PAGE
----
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For Consumers

Statement from FDA Commissioner Margaret Hamburg, M.D. on World AIDS Day 2011

 

For more than two decades, World AIDS Day has allowed us to remember those who have died from AIDS and to acknowledge those living with or caring for people with HIV/AIDS. While the disease is a reality for more than 34 million people around the world every day, for one day each year we have an opportunity to focus attention on the progress made during the past year to prevent and treat HIV and AIDS-related conditions.

This year’s theme – “Getting to Zero” – is particularly relevant for FDA as we play a vital role in the fight against HIV/AIDS. The agency reviews and oversees all drugs, biologics and medical devices intended to prevent, diagnose and treat people living with HIV/AIDS and AIDS-related conditions. FDA also helps to ensure the safety of the blood supply, monitors and assures the quality of barrier products such as condoms and surgical gloves that can help prevent the transmission of HIV, and plays an important role in the development of preventive and therapeutic vaccines.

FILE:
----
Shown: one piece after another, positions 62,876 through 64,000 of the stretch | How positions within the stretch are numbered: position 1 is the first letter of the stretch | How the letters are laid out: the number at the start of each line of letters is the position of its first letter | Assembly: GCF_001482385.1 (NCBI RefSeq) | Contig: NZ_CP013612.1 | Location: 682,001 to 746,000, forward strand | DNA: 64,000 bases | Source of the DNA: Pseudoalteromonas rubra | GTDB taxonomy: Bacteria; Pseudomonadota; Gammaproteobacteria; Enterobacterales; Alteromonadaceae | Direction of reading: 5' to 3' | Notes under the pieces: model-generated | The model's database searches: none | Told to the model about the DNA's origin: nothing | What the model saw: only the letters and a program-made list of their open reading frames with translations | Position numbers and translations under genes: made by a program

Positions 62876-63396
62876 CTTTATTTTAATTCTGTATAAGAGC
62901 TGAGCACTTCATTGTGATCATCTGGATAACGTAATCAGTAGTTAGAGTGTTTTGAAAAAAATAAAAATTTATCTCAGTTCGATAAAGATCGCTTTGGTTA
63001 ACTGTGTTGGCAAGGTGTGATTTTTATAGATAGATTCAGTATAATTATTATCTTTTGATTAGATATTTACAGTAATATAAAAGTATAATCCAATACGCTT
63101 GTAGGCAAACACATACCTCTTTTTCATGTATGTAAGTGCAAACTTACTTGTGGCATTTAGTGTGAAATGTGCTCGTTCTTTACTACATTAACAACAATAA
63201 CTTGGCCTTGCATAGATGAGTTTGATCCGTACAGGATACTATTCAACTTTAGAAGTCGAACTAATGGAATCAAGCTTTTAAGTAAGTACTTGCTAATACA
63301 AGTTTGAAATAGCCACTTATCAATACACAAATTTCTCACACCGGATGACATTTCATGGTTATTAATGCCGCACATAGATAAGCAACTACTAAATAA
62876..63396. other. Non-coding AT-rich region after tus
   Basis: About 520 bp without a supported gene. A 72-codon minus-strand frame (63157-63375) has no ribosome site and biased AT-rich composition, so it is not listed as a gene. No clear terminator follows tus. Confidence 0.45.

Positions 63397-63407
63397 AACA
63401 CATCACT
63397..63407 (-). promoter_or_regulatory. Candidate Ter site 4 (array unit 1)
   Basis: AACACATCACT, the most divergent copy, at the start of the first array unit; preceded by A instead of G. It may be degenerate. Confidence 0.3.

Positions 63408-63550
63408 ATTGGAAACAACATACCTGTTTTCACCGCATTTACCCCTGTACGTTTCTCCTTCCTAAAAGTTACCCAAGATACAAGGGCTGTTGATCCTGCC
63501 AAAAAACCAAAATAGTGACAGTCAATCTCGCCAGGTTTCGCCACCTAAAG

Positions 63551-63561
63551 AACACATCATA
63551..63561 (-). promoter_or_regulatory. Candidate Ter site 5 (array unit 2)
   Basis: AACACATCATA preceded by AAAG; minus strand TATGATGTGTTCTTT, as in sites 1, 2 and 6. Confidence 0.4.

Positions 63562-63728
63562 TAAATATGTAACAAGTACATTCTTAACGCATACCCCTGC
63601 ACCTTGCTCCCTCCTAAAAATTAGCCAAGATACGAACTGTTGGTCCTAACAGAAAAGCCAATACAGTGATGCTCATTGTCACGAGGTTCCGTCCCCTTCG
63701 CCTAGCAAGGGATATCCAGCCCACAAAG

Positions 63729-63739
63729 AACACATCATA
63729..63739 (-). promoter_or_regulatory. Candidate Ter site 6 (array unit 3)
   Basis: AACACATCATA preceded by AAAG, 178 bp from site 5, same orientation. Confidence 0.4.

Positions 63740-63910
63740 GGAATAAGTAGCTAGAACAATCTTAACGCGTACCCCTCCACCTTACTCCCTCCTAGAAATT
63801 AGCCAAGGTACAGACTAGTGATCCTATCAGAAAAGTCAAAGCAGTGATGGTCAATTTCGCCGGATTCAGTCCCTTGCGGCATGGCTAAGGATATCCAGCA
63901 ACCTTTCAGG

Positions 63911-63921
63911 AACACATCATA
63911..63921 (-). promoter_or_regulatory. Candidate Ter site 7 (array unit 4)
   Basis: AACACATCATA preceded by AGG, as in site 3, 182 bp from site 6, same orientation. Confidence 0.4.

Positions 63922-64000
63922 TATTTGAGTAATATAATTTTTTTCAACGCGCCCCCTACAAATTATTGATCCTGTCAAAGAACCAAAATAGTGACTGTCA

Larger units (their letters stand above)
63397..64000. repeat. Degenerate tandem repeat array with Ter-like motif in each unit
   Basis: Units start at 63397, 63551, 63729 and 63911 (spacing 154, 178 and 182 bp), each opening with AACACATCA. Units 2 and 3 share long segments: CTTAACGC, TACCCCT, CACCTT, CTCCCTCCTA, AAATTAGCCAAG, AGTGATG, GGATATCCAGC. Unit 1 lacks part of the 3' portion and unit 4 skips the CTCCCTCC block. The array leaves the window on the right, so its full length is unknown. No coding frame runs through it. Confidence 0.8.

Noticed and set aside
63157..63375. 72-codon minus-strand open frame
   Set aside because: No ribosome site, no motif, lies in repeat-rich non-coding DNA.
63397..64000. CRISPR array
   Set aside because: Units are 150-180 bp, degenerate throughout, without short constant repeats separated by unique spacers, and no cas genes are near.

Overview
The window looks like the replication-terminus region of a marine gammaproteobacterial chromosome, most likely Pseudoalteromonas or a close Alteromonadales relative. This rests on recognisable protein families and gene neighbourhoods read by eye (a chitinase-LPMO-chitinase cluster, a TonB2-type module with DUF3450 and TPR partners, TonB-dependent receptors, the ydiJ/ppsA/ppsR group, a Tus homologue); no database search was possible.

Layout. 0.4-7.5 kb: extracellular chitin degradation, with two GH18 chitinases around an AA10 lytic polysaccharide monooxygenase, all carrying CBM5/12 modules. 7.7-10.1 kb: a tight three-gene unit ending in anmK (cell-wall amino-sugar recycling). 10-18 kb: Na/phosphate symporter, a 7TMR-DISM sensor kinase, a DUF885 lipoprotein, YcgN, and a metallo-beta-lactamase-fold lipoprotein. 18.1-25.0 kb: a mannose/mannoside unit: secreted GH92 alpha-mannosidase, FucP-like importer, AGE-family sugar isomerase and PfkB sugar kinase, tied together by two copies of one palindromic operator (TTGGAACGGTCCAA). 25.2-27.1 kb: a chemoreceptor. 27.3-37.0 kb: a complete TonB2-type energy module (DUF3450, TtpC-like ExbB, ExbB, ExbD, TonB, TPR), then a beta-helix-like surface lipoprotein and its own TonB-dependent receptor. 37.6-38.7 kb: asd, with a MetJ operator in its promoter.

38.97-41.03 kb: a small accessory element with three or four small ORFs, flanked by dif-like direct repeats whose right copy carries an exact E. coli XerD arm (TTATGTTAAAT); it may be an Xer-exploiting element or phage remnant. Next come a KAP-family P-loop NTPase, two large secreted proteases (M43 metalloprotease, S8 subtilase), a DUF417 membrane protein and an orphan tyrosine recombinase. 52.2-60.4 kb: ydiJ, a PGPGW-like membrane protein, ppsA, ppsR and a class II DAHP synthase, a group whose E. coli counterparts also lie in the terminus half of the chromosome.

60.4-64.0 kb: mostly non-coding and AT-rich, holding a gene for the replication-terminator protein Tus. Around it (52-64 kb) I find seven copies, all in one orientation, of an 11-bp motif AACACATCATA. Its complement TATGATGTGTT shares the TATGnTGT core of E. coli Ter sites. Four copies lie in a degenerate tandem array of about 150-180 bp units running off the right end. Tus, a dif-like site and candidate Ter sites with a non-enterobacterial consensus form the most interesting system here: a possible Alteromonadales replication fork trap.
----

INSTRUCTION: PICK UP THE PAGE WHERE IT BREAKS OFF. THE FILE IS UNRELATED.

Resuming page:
Since 2004, FDA has approved more than 137 generic formulations of drugs and new fixed-dose combination products to treat HIV in support of the President’s Emergency Plan for AIDS Relief (PEPFAR). In 2011, FDA approved a new test to help detect the HIV infection earlier, approved three new HIV drugs that provide patients with additional treatment options, and expanded the indication of an existing therapy for use in children.

The work of people within FDA has resulted in truly meaningful changes in prevention and treatment for people living with HIV/AIDS, not just here in the United States but around the world, particularly in supporting access to drugs through the PEPFAR program. On this day, we remember those who have lost their battle against AIDS and reaffirm our commitment to approving new and effective therapies that will encourage greater drug adherence and move us closer to our goal of preventing the spread of the disease – and, ultimately, to getting to zero.

 

Page Last Updated: 08/21/2014
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